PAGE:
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TSA Preparing for Private Screeners That Won’t Save U.S. Money

Transportation Security Administration chief John Pistole said his agency would prepare for a substantial number of U.S. airports converting to private screeners, even if he doesn’t think the move will save money.

Legislation President Barack Obama probably will sign puts the onus on the agency to show that switching to private screeners from government employees at an airport would be detrimental to security and not cost effective.

Screening costs at the 16 U.S. airports that hire private companies are 3 percent to 9 percent higher than those using TSA employees, Pistole said yesterday.

“I didn’t see any clear and substantial advantage to expanding the program,” Pistole, at a House Homeland Security panel hearing, said of the evaluation of applications from airports seeking to switch. “Congress has passed this law, and the president is intending to sign it, I believe, so I’ll work with the committee to figure out the best way to move forward.”

Pistole answered criticism from Representative John Mica, chairman of the House transportation committee, who proposed the requirement to allow more private screeners. Mica, a Florida Republican, questioned Pistole at the hearing, even though he’s not a member of the Homeland Security panel.

The TSA has spent too much money on recruiting and has had too much turnover among personnel, Mica said.

“No one is saying do away with the federal government,” Mica said. “We want to get you into the security business and out of the personnel business.”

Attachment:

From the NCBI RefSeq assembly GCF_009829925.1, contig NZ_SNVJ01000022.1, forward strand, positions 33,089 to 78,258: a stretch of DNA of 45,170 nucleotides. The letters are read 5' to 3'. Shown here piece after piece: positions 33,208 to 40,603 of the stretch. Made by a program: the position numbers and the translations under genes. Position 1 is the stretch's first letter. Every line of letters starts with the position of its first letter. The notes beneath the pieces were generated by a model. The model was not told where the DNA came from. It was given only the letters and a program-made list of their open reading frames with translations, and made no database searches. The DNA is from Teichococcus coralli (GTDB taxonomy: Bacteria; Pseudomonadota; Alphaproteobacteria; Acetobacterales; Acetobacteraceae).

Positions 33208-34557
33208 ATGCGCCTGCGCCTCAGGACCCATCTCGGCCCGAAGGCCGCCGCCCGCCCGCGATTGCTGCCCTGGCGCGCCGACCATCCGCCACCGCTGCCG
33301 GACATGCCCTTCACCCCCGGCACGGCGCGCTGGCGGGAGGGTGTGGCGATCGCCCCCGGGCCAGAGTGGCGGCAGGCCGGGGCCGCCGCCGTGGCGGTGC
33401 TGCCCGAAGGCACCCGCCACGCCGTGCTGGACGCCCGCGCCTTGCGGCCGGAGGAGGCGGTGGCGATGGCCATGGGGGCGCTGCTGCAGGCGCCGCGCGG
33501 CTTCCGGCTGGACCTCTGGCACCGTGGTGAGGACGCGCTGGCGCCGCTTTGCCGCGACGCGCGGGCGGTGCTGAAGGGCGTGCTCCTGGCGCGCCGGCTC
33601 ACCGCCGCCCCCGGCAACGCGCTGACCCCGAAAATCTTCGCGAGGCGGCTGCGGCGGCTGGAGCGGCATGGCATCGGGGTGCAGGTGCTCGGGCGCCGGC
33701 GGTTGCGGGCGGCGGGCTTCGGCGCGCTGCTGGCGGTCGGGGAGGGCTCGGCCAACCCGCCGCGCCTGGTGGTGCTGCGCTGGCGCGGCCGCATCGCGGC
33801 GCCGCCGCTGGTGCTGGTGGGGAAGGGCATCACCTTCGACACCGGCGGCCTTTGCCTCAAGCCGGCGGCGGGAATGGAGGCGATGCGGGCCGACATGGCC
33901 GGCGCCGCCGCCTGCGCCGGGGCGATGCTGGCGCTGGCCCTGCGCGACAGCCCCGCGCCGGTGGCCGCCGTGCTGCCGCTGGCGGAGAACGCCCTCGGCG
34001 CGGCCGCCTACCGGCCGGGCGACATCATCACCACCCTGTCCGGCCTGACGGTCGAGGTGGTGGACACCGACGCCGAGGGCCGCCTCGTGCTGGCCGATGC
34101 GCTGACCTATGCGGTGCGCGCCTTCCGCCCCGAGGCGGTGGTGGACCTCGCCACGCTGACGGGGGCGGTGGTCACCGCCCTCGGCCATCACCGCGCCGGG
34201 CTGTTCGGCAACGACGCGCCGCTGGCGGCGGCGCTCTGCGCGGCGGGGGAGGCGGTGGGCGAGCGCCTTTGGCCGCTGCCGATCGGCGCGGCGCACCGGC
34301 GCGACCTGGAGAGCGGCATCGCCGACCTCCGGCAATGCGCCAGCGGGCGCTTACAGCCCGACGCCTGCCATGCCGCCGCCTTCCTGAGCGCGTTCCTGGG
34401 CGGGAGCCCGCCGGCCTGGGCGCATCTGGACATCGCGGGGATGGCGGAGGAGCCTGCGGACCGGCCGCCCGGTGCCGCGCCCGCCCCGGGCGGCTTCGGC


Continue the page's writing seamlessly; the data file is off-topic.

Private Screeners

Before the Sept. 11, 2001, terrorist attacks, airlines were responsible for aviation security and hired companies to operate airport checkpoints. The law that created TSA put it in charge of security and required five airports to have private screeners as part of a two-year pilot program.

The number later expanded to 16. Pistole halted new participation in January 2011, saying he wouldn’t approve any application unless the benefits to U.S. taxpayers were clear and substantial.

The four-year Federal Aviation Administration authorization bill, which cleared the Senate Feb. 6, forces the TSA to justify any denial, submit a report on the decision to Congress and provide a road map for the airport on how to win approval. The House approved the measure Feb. 3.

Pistole, questioned by Representative Mike Rogers, an Alabama Republican, said the agency will have to turn over screening at a “substantial number” of airports under the pending law.

“Rather than trying to insulate a giant federal workforce, TSA should be working to strengthen and improve the private-screening program,” said Rogers, chairman of the Transportation Security Subcommittee.

Democrats on the panel questioned why Republicans wanted to move toward private screeners if the government wouldn’t save money and passengers would have to go through the same steps at the airport they do now.

“The 9-11 day of horror was partly on the watch of privatized screeners,” said Representative Sheila Jackson Lee, a Texas Democrat. “I see nothing that’s changed today.”

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